Nor is the monopolist created by Local Law 9 just another private company successfully enlisting local government to protect the jobs and profits of local citizens. While our previous local processing cases have barred discrimination in markets served by private companies, Clarkstown's transfer station is essentially a municipal facility, built and operated under a contract with the municipality and soon to revert entirely to municipal ownership. This, of course, is no mere coincidence, since the facility performs a municipal function that tradition as well as state and federal law recognize as the domain of local government. Throughout the history of this country, municipalities have taken responsibility for disposing of local garbage to prevent noisome smells, obstruction of the streets, and threats to public health, and today 78 percent of landfills receiving municipal solid waste are owned by local governments. See U.S. Environmental Protection Agency, Resource Conservation and Recovery Act, Subtitle D Study: Phase 1 Report, p. 4-7 (Oct. 1986). (Table 4-2. The National Government provides "technical and financial assistance to States or regional authorities for comprehensive planning" with regard to the disposal of solid waste, 42 U.S.C. § 6941, and the State of New York authorizes local governments to prepare such management plans for the proper disposal of all solid waste generated within their jurisdictions, N.Y. Envir. Conserv. Law § 27-0107 (McKinney Supp. 1994). These general provisions underlie Clarkstown's more specific obligation (under its consent decree with the New York State Department of Environmental Conservation) to establish a transfer station in place of the old town dump, and it is to finance this transfer station that Local Law 9 was passed.
At the end of a 5-year term, during which the private contractor receives profits sufficient to induce it to provide the plant in the first place, the town will presumably step into the contractor's shoes for the nominal dollar. Such contracts, enlisting a private company to build, operate, and then transfer to local government an expensive public improvement, enable municipalities to acquire public facilities without resorting to municipal funds or credit.
For example, in 1764, the South Carolina Legislature established a street commission for Charleston with the power "to remove all filth and rubbish, to such proper place or places, in or near the said town, as they . . . shall allot. . . ." Act of Aug. 10, 1764, ¶ 1. In New Amsterdam a century earlier, "[t]he burgomasters and schepens ordained that all such refuse be brought to dumping grounds near the City Hall and the gallows Page 420 nor to other designated places." M. Goodwin, Dutch and English on the Hudson 105 (1977 ed.).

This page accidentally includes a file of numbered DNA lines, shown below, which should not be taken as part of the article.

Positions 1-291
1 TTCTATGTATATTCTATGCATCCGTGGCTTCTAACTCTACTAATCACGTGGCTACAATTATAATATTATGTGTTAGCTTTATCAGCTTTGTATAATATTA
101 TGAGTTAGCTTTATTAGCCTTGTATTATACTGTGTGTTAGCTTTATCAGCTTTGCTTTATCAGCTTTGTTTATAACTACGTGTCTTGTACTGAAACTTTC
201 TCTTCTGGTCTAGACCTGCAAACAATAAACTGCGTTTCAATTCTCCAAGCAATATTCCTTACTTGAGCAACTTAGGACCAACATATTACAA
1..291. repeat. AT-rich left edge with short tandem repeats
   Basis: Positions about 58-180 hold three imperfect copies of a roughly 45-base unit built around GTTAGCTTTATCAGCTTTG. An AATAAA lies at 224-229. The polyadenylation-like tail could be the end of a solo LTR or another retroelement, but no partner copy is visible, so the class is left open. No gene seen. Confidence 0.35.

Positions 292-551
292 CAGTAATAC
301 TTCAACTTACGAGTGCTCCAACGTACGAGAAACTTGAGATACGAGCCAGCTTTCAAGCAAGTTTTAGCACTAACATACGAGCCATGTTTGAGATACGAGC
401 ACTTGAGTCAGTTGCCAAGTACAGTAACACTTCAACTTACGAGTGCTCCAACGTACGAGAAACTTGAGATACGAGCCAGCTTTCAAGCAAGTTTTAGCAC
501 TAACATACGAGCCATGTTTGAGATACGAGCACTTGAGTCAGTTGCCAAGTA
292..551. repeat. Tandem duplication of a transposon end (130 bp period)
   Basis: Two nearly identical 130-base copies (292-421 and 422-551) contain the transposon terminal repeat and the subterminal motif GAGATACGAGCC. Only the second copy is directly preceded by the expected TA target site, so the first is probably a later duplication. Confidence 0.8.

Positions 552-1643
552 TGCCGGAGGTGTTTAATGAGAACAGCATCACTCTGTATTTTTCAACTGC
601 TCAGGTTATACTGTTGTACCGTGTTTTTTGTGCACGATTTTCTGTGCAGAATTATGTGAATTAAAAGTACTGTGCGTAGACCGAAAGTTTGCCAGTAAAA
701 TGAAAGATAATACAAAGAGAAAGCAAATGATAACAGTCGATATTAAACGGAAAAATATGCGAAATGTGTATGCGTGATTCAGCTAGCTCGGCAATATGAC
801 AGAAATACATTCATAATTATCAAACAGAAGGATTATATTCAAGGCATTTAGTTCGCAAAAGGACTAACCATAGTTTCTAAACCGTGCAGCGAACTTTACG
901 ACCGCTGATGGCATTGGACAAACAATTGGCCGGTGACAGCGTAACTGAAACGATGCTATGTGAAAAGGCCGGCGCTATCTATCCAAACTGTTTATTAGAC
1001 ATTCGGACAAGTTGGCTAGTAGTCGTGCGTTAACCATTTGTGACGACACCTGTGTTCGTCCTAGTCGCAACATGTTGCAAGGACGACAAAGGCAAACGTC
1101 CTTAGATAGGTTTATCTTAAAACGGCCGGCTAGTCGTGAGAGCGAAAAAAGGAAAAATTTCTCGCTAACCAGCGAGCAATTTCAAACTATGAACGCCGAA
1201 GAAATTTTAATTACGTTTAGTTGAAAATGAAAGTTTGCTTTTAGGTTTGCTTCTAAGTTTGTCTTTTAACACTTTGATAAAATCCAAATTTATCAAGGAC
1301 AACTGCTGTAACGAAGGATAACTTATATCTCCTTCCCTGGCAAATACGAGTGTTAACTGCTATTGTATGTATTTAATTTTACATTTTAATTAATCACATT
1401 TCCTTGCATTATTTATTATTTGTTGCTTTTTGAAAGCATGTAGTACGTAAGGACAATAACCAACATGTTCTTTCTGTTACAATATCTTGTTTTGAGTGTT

Indeed, some communities have employed flow control ordinances in pursuit of these goals, ordinances this Court has twice upheld against constitutional attack. See California Reduction Co. v. Sanitary Reduction Works, 199 U.S. 306 (1905) (upholding against a takings challenge an ordinance requiring that all garbage in San Francisco be disposed of, for a fee, at facilities belonging to F. E. Sharon); Gardner v. Michigan, 199 U.S. 325 (1905) (upholding against due process challenge an ordinance requiring that all garbage in Detroit be collected and disposed of by a single city contractor). It is not mere inattention that has left these fine old cases free from subsequent aspersion, for they illustrate that, even at the height of the Lochner era, the Court recognized that, for municipalities struggling to abate their garbage problems, the Constitution did not require unimpeded private enterprise.
The majority ignores this distinction between public and private enterprise, equating Local Law 9's "hoard[ing]" of solid waste for the municipal transfer station with the design and effect of ordinances that restrict access to local markets for the benefit of local private firms. Ante, at 7. But private businesses, whether local or out of State, first serve the private interests of their owners, and there is therefore only rarely a reason other than economic protectionism for favoring local businesses over their out-of-town competitors. The local government itself occupies a very different market position, however, being the one entity that enters the market to serve the public interest of local citizens quite apart from private interest in private gain. Reasons other than economic protectionism are accordingly more likely to explain the design and effect of an ordinance that favors a public facility. The facility as constructed might, for example, be one that private economic actors, left to their own devices, would not have built, but which the locality needs in order to abate (or guarantee against creating) a public nuisance. There is some evidence in this case that this is so, as the New York State Department of Environmental Conservation would have had no reason to insist that Clarkstown build its own transfer station if the private market had furnished adequate processing capacity to meet Clarkstown's needs. An ordinance that favors a municipal facility, in any event, is one that favors the public sector, and if "we continue to recognize that the States occupy a special and specific position in our constitutional system and that the scope of Congress' authority under the Commerce Clause must reflect that position," Garcia v. San Antonio Metropolitan Transit Authority, 469 U.S. 528, 556 (1985), then surely this Court's dormant Commerce Clause jurisprudence must itself see that favoring state-sponsored facilities differs from discriminating among private economic actors, and is much less likely to be protectionist.